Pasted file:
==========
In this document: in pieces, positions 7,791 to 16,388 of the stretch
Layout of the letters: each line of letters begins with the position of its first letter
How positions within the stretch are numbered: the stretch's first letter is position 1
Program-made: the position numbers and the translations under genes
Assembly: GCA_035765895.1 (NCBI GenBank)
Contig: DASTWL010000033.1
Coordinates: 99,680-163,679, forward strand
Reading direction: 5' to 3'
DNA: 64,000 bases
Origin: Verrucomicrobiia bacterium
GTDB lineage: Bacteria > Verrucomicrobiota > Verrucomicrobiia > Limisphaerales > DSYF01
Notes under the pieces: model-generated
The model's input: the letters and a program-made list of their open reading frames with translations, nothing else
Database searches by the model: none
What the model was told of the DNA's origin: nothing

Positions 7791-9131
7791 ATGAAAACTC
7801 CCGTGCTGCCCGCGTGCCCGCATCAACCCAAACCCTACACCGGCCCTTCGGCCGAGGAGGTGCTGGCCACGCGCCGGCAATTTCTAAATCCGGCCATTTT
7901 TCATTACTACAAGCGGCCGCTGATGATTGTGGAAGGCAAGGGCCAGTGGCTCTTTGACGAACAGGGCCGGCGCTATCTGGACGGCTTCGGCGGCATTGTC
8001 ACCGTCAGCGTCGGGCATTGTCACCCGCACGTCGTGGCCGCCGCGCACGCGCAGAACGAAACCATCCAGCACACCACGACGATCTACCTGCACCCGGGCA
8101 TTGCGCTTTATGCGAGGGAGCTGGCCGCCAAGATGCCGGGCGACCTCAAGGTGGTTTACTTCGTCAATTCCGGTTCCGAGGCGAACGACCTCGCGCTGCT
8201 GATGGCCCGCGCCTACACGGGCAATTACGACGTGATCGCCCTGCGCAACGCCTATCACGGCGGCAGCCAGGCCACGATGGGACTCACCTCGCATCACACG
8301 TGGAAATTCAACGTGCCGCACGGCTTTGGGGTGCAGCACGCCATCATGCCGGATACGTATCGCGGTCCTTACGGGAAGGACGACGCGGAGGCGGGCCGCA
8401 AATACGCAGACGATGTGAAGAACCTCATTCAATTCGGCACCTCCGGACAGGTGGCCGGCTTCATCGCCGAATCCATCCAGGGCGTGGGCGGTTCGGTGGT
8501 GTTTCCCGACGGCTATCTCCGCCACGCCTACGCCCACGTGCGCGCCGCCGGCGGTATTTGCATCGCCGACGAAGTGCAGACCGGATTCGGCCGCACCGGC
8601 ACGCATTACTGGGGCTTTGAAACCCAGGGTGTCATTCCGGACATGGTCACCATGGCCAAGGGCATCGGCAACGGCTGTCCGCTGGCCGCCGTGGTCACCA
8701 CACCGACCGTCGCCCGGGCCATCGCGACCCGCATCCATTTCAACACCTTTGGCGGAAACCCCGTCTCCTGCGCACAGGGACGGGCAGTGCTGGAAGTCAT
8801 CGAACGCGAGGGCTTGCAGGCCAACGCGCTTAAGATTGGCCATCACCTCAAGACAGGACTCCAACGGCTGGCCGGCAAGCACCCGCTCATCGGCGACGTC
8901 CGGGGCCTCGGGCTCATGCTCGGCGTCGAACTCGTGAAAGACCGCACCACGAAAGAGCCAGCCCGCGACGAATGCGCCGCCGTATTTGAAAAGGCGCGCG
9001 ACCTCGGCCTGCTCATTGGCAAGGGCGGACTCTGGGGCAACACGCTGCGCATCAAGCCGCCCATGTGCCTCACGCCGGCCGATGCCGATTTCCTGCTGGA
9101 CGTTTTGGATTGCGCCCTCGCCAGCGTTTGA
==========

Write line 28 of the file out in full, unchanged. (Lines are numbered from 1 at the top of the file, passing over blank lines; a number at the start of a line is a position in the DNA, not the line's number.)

8801 CGAACGCGAGGGCTTGCAGGCCAACGCGCTTAAGATTGGCCATCACCTCAAGACAGGACTCCAACGGCTGGCCGGCAAGCACCCGCTCATCGGCGACGTC